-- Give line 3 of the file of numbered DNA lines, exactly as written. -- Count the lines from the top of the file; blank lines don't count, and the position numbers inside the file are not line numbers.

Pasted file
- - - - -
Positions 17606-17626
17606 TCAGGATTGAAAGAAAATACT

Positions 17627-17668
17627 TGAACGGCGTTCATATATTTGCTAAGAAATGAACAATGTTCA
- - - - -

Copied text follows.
Positions 17627-17668